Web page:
Kirk Richards | Classically Speaking

The Balladeer, oil, 30 x 40.

By Gretchen Reynolds

For Kirk Richards, good painting is about balancing truth and beauty

If you wish to become a classical realist painter, it’s an advantage to have grown up in a place like Amarillo, TX, in the 1960s—although this may not have been evident at the time. As Kirk Richards, 52, one of the West’s most accomplished classical realists, remembers Amarillo back then, it was not filled with artistic ferment. “Amarillo is a city with a strong work ethic,” Richards says, “and back then, it was filled with ranchers and farmers, who are really practical, hard-working people.” Amarillo and its citizens didn’t have much time or patience for the arts at the time.

Richards’ family fit into this Amarillo nicely. “My father was a lawyer,” Richards says. “His father was a lawyer. Almost all of the men in my family, for generations, had been lawyers.” One of his aunts, Claire Richards, was a classical pianist who became the head of the piano department at the University of Illinois. But as a boy, Richards had few other artistic role models. “In my high school, art classes meant ceramics or jewelry making,” he recounts. “No one was very interested in painting.” Except Richards. On his own, he sketched and painted in the hours after school, because he enjoyed it and because he’d discovered that he had talent. But he received little guidance or encouragement.

Then one day, a teenage Richards stumbled on a book of Michelangelo’s paintings at the local library—and discovered his métier. “I wanted to paint like that,” he says. “Of course, I had no idea how to paint like that, or even what to call paintings like his. But I knew that’s what I wanted to do.”

And he has, in his way. Though not a pure acolyte of Michelangelo-style classicism, he has found a way to meld the formal beauty of what he saw in the art book that day with the workaday, plainspoken concerns of Amarillo, where he still lives. He creates classically inspired images of everyday lives and objects. He has manifested the art that has always been resident—if not apparent—in Amarillo.

The term classical realism sounds ancient and pedigreed, as if art critics have been applying it to paintings for centuries. They haven’t. Classical realism is a relatively new phrase, coined only in the 1980s. And it describes not an old-fashioned style of painting but a very modern approach to old-fashioned imagery.

“Classical realism is fundamentally an oxymoron,” Richards proposes. “Classicism involves idealized images, often from the Roman or Greek iconography, or religious images. It’s about a formal, even heroic kind of beauty.” Think Michelangelo or Raphael.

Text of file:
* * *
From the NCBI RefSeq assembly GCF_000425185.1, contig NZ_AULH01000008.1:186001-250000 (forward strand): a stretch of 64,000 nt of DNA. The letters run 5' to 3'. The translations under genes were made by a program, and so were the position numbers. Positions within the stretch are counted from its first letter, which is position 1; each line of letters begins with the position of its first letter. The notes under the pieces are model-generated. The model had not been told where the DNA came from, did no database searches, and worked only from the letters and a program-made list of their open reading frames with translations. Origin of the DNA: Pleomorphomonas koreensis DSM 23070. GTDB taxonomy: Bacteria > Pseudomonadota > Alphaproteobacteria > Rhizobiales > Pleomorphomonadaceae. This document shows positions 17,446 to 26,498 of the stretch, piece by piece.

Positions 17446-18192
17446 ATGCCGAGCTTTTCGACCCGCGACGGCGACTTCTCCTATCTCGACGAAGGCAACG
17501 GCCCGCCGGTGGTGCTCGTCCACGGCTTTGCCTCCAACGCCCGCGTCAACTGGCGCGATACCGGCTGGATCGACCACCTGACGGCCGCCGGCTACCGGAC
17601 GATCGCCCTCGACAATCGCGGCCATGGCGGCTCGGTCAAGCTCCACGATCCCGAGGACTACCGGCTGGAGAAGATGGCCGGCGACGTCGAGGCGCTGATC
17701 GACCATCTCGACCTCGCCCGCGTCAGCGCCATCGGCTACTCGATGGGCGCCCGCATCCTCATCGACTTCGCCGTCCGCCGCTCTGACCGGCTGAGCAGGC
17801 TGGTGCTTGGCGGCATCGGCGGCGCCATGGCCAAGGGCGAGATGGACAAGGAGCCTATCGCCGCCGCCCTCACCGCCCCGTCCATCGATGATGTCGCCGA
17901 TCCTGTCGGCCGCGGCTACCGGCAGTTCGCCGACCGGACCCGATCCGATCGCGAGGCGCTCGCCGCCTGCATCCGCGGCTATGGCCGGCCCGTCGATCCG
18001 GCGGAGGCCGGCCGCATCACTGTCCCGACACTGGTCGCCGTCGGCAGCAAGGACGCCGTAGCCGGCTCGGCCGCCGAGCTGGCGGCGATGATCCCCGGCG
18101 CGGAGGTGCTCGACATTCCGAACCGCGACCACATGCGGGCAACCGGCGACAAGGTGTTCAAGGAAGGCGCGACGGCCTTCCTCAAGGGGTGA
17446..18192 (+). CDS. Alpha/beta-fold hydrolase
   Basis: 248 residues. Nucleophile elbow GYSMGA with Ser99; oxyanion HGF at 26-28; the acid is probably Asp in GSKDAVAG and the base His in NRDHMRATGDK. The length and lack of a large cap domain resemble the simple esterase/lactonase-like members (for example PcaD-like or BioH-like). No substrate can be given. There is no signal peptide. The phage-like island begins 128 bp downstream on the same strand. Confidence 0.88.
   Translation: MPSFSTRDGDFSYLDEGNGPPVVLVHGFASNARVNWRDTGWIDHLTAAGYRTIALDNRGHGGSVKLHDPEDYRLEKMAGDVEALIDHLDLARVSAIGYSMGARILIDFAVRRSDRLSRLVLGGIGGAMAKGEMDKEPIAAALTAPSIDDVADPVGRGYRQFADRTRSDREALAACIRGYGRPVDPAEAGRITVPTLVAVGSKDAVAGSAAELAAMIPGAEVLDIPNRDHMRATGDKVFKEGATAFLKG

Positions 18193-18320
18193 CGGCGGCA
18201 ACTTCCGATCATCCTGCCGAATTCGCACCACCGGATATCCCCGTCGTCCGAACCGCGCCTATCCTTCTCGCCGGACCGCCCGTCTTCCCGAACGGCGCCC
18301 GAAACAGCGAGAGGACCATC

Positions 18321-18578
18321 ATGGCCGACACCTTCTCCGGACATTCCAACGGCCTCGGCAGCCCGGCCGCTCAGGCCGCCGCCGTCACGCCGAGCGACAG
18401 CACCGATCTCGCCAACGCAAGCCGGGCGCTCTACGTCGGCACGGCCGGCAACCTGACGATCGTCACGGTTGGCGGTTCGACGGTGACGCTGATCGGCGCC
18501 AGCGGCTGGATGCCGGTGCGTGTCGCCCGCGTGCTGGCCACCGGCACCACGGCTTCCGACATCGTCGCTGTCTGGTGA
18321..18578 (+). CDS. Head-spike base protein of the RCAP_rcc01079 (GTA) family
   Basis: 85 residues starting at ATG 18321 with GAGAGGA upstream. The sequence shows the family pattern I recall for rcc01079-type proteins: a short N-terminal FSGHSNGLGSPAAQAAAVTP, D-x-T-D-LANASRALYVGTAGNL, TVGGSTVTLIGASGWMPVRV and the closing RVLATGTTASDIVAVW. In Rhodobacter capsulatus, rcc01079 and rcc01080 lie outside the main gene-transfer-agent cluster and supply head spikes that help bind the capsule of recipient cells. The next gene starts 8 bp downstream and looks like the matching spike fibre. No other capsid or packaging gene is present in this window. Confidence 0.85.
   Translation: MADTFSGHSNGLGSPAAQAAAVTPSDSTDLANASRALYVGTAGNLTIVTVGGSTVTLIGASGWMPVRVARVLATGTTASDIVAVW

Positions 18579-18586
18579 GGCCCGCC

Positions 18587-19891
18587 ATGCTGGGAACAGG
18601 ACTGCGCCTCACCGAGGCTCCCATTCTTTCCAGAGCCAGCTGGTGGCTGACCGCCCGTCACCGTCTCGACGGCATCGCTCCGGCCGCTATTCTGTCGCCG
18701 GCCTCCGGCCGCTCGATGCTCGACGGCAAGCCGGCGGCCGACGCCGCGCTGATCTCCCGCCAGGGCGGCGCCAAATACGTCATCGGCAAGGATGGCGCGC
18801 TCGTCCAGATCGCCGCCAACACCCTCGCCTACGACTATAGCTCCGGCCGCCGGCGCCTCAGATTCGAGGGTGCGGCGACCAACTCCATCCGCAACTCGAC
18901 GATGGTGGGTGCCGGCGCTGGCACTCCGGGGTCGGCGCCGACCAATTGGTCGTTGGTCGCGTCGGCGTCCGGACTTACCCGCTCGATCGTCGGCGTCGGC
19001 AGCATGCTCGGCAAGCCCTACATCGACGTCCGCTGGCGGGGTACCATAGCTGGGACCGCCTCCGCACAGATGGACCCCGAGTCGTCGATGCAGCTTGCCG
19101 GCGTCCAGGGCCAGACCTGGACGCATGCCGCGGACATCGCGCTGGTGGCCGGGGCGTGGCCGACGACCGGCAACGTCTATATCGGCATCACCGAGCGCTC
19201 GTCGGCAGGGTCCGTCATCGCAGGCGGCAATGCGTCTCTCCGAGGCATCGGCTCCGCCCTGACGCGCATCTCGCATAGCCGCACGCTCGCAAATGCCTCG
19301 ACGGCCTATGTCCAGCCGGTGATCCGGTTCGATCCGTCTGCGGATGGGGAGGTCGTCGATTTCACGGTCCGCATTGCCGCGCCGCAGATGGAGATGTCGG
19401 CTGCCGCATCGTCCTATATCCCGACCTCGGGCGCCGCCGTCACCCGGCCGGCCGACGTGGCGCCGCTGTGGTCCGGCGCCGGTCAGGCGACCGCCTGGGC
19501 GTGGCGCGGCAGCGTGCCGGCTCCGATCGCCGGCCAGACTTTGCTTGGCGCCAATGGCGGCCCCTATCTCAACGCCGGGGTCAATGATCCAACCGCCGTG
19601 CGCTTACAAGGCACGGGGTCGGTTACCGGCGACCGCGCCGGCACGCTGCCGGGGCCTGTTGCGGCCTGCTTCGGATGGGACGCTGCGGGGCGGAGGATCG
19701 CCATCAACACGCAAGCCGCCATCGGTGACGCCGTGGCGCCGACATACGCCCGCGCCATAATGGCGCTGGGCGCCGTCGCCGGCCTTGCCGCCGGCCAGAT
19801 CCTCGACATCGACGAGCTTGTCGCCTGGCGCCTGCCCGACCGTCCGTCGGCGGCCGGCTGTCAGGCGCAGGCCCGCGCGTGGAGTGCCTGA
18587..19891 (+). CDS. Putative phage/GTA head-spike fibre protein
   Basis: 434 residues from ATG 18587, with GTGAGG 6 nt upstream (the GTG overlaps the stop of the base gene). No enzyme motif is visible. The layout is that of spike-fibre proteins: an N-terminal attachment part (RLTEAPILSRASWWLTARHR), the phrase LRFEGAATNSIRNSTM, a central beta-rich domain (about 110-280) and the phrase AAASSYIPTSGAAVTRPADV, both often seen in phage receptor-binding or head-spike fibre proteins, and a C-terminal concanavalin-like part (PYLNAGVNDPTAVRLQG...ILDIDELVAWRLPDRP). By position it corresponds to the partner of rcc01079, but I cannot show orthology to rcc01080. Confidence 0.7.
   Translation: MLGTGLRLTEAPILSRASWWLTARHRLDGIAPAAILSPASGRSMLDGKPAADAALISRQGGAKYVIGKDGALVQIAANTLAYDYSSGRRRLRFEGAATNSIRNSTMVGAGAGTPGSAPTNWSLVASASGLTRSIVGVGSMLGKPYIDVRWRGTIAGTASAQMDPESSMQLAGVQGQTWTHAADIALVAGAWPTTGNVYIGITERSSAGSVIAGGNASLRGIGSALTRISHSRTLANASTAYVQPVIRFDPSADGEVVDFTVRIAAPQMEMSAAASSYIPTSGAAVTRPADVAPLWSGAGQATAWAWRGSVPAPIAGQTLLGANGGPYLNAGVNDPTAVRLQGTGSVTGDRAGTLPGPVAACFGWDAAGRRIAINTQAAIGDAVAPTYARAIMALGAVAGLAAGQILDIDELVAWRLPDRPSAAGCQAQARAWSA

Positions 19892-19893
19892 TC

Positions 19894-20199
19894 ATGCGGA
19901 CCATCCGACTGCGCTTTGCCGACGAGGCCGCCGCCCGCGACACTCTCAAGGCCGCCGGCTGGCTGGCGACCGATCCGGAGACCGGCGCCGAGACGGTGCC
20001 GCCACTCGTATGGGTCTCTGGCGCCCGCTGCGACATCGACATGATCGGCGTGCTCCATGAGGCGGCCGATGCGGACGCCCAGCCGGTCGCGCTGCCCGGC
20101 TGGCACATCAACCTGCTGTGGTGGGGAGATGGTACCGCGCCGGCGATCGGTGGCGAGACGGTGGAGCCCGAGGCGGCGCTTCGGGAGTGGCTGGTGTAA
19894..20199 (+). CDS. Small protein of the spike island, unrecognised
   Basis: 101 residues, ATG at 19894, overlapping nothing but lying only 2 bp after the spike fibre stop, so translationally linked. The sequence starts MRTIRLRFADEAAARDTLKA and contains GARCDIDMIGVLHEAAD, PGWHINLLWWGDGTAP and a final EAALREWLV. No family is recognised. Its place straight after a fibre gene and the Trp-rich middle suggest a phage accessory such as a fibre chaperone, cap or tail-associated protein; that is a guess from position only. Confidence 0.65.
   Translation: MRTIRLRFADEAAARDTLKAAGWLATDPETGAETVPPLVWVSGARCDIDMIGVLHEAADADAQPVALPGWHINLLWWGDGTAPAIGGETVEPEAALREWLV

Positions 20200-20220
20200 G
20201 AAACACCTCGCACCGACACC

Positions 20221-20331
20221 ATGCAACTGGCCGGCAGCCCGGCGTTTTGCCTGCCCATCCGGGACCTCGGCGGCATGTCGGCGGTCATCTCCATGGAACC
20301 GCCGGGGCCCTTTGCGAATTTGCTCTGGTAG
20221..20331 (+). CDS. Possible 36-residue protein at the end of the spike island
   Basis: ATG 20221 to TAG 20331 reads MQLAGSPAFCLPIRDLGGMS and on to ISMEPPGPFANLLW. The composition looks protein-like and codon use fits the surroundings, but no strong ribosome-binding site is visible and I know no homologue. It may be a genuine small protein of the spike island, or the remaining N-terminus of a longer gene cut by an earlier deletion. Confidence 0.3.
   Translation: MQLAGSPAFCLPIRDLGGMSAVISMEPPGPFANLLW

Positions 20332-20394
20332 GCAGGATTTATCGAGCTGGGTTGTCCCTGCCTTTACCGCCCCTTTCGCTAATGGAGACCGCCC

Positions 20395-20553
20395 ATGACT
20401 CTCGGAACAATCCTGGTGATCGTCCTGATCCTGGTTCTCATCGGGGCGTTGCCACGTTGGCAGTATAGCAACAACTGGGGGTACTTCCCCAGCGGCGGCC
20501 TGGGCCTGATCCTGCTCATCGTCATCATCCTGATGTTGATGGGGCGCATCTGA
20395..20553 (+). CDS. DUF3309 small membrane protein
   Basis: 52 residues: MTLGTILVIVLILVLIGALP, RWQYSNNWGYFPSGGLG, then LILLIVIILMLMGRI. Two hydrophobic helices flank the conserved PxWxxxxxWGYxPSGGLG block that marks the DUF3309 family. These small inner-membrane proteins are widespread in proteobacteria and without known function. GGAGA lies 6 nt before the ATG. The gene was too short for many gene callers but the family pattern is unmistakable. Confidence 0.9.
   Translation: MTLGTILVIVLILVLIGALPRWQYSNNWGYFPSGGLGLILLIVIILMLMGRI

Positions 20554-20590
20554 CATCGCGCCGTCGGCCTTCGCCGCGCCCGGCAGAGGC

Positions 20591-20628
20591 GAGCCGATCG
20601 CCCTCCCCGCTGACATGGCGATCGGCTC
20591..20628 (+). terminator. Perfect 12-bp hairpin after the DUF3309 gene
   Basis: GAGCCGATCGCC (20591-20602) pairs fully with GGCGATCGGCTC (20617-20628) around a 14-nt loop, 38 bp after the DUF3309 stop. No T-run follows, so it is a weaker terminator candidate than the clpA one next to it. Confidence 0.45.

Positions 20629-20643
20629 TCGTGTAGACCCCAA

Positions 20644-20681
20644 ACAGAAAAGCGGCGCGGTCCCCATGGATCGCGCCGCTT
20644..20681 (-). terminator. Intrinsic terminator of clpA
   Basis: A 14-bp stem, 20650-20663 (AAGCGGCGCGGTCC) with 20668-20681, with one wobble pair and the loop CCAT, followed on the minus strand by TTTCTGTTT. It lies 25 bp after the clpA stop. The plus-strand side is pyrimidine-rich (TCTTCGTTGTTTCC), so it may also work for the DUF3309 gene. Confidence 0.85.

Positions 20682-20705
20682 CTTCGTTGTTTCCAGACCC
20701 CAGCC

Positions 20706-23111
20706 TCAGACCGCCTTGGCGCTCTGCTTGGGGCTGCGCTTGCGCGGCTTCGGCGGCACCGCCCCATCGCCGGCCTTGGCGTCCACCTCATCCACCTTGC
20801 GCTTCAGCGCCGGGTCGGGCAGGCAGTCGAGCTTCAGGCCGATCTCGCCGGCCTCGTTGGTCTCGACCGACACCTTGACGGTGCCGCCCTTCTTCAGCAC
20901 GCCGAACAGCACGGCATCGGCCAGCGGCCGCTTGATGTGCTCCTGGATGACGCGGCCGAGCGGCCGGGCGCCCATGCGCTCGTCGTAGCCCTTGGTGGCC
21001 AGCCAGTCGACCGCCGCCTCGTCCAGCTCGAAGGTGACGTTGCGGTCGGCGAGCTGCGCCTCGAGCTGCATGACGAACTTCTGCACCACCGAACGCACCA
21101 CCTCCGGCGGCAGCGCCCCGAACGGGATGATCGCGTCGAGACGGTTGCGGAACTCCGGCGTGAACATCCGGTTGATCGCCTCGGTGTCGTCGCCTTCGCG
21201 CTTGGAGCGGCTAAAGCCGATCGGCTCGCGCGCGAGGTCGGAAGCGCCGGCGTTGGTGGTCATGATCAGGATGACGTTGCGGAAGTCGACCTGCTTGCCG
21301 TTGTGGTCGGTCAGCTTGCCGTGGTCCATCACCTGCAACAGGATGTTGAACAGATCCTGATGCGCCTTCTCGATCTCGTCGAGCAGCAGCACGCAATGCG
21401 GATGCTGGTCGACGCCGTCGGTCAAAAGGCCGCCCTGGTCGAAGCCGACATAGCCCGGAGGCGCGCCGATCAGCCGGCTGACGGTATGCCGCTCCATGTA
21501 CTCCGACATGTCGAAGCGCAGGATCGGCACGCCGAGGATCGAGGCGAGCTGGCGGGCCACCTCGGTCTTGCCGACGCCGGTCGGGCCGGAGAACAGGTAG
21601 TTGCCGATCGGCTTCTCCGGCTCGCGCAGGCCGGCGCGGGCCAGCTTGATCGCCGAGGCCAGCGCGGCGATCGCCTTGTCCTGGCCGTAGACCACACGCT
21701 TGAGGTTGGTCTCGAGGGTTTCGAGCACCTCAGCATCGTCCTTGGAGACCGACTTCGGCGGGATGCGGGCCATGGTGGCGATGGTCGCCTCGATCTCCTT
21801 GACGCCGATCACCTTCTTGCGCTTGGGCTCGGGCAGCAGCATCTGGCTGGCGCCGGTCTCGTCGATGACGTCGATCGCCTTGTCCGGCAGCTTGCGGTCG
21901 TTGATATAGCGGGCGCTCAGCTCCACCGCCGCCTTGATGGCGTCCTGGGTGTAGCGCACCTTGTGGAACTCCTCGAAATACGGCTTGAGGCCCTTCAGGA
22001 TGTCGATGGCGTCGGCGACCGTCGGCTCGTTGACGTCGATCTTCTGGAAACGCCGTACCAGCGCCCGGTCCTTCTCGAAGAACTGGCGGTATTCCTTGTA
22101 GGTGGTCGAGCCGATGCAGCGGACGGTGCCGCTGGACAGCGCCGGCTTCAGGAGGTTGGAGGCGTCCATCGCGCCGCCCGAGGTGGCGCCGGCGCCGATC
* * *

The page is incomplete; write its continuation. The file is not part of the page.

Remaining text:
Realism, if not the polar opposite of classicism, is at least a hemisphere away. “Realism is about faithfully rendered, unidealized images,” Richards says. It’s slice-of-life iconography, images of everyday people in their living rooms or workplaces. This is what you see in the work of Caravaggio or Vermeer or, in more modern times, the Boston School of painters such as William Paxton, whose canvases show poignant, naturalistic scenes of families in their homes.

Game Point, Joel, oil, 20 x 16.Classical realism is a modern-day attempt to combine the two traditions, to join the idealized, formal beauty and order of classicism with the faithful representation of sometimes messy scenarios that is realism. In classical realism, everyday scenes of families or workers are composed with a formal rigor, and images that have the cool order of classicism are laced with the ardor, the life of naturalism.

Classical realism thus requires a good eye and a good mind. The classical realist must be able to edit the image he sees before him. “Classical realism is not photo-realism,” Richards points out. “It’s not about showing every pore or every flaw. It’s about balancing the absolute, complete truth of what you see with the beauty of what you want to put onto the canvas.”

Richards came to his interest in classical realism rather late in his formal artistic education. After high school, he enrolled at Amarillo College, where he first began to study art. From there, he transferred to West Texas State University for both bachelor’s and master’s degrees in painting. It was at West Texas that he was introduced to the concept, seemingly obvious, of painting from life. “As a boy, I drew things from my imagination or maybe copied other paintings,” Richards remembers. He was captivated now by the process of setting up still lifes or posing models. “There’s an incredible joy to painting from life,” he observes.

But the joy couldn’t quell his growing sense that, even as he learned more about painting, he had yet to find his particular style. “I finished my master’s degree,” he recounts, “but I knew I was still nowhere close to being ready to be a professional artist.”